What is Meningitis?
It’s hard to recognize and can be deadly.1-4 Meningococcal meningitis, a form of meningococcal disease that although rare, is a serious bacterial infection.1,4 Unlike viral meningitis, it can potentially kill an otherwise healthy young person within 1 day after the first symptoms appear.2,5-8
Meningococcal disease can be difficult to recognize, especially in its early stages because meningitis symptoms are similar to those of more common viral illnesses.2,4 But unlike more common illnesses, meningococcal disease can cause death or disability within just 1 day. 2,5-8
Many of the people who survive meningococcal meningitis can suffer permanent consequences, such as:6,9,10
- Amputation of limbs, fingers, or toes
- Severe scarring
- Brain damage
- Hearing loss
- Kidney damage
- Psychological problems
Who’s at Risk for Meningitis?
Teens and young adults are at the highest risk, but keep in mind that anyone can get meningitis, even people who are usually healthy, such as athletes or college students.1,4,5
Is Meningitis Contagious?
Yes, it can be spread by common activities, such as:5,11,12
- Sharing utensils and drinking glasses
- Living in close quarters (dormitories or summer camps)
- Smoking or being exposed to smoke
Lifestyle can also play a part. Things like staying out late and irregular sleeping habits can make teens feel run down and may also put them at greater risk for meningitis by weakening their immune system.4,12,13
What Can I Do?
Get vaccinated. Because you can’t watch your teen every minute of every day, your best option is to talk to your child’s school nurse or other health care provider about the importance of vaccination.14
If you ever suspect that your child has meningitis, go to the emergency room right away, where he or she can be evaluated and receive prompt medical care.4,7
Next: Meningitis Symptoms
- Atkinson W, Wolfe S, Hamborsky J, McIntyre L, eds. Centers for Disease Control and Prevention. Epidemiology and Prevention of Vaccine-Preventable Diseases (The Pink Book). 12th ed. Washington DC: Public Health Foundation; 2011.
- Logan SA, MacMahon E. Viral meningitis. BMJ. 2008;336(7634):36-40.
- Thigpen MC, Whitney CG, Messonnier NE, et al; Emerging Infections Programs Network. Bacterial meningitis in the United States, 1998-2007. N Engl J Med. 2011;364(21):2016-2025.
- Tunkel AR, van de Beek D, Scheld MW. Acute meningitis. In: Mandell GL, Bennett JE, Dolin R, eds. Mandell, Douglas, and Bennett’s Principles and Practice of Infectious Diseases. 7th ed. Philadelphia, PA: Churchill Livingstone Elsevier; 2010;1189-1229.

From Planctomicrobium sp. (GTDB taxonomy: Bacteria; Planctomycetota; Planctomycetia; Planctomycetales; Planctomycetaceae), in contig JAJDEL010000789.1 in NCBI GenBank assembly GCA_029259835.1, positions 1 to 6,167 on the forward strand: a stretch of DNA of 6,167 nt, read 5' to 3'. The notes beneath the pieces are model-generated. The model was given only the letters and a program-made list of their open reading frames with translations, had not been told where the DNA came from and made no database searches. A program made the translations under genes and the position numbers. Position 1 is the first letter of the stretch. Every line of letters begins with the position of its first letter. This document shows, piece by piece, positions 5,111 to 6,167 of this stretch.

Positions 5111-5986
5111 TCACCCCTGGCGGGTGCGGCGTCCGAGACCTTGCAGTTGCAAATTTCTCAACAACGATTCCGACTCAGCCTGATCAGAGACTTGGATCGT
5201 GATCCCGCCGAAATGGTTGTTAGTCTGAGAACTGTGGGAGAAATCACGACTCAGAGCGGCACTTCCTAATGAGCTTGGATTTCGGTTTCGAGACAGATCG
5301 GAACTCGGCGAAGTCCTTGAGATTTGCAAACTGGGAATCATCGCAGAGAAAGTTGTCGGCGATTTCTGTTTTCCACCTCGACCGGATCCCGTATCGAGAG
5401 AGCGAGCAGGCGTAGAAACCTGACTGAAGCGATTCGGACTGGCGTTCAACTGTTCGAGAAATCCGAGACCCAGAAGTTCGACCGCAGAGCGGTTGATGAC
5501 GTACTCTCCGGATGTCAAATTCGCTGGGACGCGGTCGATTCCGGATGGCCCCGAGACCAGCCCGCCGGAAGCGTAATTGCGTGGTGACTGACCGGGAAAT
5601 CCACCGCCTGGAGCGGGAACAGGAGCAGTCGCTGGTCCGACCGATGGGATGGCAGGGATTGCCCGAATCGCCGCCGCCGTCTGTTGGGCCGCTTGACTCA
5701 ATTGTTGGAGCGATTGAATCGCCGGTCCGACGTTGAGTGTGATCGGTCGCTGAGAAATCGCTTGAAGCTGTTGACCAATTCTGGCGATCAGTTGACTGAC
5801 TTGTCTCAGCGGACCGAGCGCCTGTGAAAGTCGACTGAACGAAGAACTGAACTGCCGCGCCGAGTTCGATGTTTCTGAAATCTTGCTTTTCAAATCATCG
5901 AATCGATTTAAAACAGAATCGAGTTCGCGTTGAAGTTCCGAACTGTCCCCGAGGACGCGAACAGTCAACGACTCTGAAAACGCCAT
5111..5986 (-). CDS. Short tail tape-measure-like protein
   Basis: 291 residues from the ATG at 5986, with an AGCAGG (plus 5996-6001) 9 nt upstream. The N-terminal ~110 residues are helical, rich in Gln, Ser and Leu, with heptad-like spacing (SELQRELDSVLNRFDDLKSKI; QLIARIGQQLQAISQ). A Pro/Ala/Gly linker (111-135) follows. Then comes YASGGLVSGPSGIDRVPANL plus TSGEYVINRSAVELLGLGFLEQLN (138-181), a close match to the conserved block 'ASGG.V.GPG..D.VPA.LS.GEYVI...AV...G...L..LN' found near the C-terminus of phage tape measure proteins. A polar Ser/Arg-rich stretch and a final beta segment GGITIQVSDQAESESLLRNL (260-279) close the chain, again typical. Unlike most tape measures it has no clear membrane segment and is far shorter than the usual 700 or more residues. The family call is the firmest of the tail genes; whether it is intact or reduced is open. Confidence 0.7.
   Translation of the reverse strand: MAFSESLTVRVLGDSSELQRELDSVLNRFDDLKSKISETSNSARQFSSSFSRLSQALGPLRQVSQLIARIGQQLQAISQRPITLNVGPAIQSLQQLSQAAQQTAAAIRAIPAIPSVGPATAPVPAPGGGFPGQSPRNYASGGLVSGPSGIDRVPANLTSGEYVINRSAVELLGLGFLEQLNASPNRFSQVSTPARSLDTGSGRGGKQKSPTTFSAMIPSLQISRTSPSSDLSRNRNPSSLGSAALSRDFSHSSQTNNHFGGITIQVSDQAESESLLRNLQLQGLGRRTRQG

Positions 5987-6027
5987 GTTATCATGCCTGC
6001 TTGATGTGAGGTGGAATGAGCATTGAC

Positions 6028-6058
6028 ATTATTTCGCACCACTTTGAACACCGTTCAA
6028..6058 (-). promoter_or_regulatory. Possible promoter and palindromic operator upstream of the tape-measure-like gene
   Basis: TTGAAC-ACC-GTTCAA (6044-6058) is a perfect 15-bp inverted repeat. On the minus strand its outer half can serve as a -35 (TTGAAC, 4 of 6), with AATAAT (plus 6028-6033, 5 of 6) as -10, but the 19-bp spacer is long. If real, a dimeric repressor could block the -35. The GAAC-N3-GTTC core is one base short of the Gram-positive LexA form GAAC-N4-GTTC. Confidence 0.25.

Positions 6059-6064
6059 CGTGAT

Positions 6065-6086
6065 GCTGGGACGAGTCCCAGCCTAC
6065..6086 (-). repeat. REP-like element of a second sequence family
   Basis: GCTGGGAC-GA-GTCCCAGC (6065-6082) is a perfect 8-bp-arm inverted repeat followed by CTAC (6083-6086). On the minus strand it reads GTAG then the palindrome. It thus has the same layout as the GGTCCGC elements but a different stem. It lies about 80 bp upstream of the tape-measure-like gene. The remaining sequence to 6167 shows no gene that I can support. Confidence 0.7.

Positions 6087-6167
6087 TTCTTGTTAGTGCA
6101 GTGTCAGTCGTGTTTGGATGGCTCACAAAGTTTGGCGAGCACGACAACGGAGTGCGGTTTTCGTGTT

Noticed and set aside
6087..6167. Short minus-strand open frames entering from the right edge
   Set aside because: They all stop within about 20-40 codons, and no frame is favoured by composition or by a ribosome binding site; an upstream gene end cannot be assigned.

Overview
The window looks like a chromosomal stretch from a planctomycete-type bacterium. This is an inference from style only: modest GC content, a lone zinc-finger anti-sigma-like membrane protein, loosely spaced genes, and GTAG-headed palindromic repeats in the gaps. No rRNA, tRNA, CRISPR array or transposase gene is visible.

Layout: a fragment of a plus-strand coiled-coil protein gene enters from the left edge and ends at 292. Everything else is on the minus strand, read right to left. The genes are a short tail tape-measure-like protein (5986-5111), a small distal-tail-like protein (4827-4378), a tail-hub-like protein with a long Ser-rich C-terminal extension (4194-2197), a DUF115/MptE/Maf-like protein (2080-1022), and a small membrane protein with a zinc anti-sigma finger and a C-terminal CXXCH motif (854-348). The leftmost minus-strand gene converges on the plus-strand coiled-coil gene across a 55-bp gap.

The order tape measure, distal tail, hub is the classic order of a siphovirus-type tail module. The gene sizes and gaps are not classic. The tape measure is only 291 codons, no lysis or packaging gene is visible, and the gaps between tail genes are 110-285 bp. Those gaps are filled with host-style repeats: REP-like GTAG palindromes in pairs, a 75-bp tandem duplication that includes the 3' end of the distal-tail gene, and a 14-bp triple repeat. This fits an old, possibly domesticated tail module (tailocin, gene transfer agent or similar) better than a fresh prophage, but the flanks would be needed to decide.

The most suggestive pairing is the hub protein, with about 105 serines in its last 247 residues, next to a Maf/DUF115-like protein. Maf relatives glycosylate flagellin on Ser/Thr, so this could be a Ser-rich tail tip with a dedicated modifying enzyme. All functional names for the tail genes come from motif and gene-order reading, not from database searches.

- Apicella MA. Neisseria meningitidis. In: Mandell GL, Bennett JE, Dolin R, eds. Mandell, Douglas, and Bennett’s Principles and Practice of Infectious Diseases. 7th ed. Philadelphia, PA: Churchill Livingstone Elsevier; 2010;2737-2752.
- Erickson LJ, De Wals P, McMahon J, Heim S. Complications of meningococcal disease in college students. Clin Infect Dis. 2001;33(5):737-739.
- Stephens DS, Greenwood B, Brandtzaeg P. Epidemic meningitis, meningococcaemia, and Neisseria meningitidis. Lancet. 2007;369(9580):2196-2210.
- Thompson MJ, Ninis N, Perera R, et al. Clinical recognition of meningococcal disease in children and adolescents. Lancet. 2006;367(9508):397-403.
- Borg J, Christie D, Coen PG, Booy R, Viner RM. Outcomes of meningococcal disease in adolescence: prospective, matched-cohort study. Pediatrics. 2009;123(3):e502-e509.
- Erickson L, De Wals P. Complications and sequelae of meningococcal disease in Quebec, Canada, 1990-1994. Clin Infect Dis. 1998;26(5):1159-1164.
- Bruce MG, Rosenstein NE, Capparella JM, Shutt KA, Perkins BA, Collins M. Risk factors for meningococcal disease in college students. JAMA. 2001;286(6):688-693.
- MacLennan J, Kafatos G, Neal K, et al; United Kingdom Meningococcal Carriage Group. Social behavior and meningococcal carriage in British teenagers. Emerg Infect Dis. 2006;12(6):950-957.
- Imeri L, Opp MR. How (and why) the immune system makes us sleep. Nat Rev Neurosci. 2009;10(3):199-210.
- Centers for Disease Control and Prevention (CDC). Advisory Committee on Immunization Practices (ACIP) recommended immunization schedules for persons aged 0 through 18 years and adults aged 19 years and older — United States, 2013. MMWR. 2013;62(suppl):1-19.